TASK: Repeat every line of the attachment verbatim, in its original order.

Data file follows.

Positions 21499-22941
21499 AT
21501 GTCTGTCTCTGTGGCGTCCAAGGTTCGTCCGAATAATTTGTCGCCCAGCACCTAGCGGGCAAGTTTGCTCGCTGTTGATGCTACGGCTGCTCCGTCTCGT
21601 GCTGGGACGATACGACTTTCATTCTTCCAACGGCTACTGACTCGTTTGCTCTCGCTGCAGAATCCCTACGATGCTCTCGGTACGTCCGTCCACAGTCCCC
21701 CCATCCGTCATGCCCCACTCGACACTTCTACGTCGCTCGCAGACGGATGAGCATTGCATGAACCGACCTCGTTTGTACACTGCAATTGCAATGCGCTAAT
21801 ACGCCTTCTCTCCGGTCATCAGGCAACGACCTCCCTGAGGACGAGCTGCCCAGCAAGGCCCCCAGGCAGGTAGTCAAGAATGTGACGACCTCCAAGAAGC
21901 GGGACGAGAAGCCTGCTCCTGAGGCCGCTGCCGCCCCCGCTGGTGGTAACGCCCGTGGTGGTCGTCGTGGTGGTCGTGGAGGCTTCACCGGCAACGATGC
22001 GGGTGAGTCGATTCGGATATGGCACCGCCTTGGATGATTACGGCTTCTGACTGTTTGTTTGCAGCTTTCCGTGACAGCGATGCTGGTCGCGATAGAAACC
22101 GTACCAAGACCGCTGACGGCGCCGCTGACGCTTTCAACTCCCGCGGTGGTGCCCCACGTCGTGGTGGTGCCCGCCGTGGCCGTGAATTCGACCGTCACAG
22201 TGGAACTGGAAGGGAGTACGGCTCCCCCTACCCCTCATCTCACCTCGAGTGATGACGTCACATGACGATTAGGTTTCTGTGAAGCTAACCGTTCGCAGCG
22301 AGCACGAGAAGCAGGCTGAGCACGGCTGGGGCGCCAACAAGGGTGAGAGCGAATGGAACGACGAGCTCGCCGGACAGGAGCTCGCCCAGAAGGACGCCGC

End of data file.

Positions 21499-22941
21499 AT
21501 GTCTGTCTCTGTGGCGTCCAAGGTTCGTCCGAATAATTTGTCGCCCAGCACCTAGCGGGCAAGTTTGCTCGCTGTTGATGCTACGGCTGCTCCGTCTCGT
21601 GCTGGGACGATACGACTTTCATTCTTCCAACGGCTACTGACTCGTTTGCTCTCGCTGCAGAATCCCTACGATGCTCTCGGTACGTCCGTCCACAGTCCCC
21701 CCATCCGTCATGCCCCACTCGACACTTCTACGTCGCTCGCAGACGGATGAGCATTGCATGAACCGACCTCGTTTGTACACTGCAATTGCAATGCGCTAAT
21801 ACGCCTTCTCTCCGGTCATCAGGCAACGACCTCCCTGAGGACGAGCTGCCCAGCAAGGCCCCCAGGCAGGTAGTCAAGAATGTGACGACCTCCAAGAAGC
21901 GGGACGAGAAGCCTGCTCCTGAGGCCGCTGCCGCCCCCGCTGGTGGTAACGCCCGTGGTGGTCGTCGTGGTGGTCGTGGAGGCTTCACCGGCAACGATGC
22001 GGGTGAGTCGATTCGGATATGGCACCGCCTTGGATGATTACGGCTTCTGACTGTTTGTTTGCAGCTTTCCGTGACAGCGATGCTGGTCGCGATAGAAACC
22101 GTACCAAGACCGCTGACGGCGCCGCTGACGCTTTCAACTCCCGCGGTGGTGCCCCACGTCGTGGTGGTGCCCGCCGTGGCCGTGAATTCGACCGTCACAG
22201 TGGAACTGGAAGGGAGTACGGCTCCCCCTACCCCTCATCTCACCTCGAGTGATGACGTCACATGACGATTAGGTTTCTGTGAAGCTAACCGTTCGCAGCG
22301 AGCACGAGAAGCAGGCTGAGCACGGCTGGGGCGCCAACAAGGGTGAGAGCGAATGGAACGACGAGCTCGCCGGACAGGAGCTCGCCCAGAAGGACGCCGC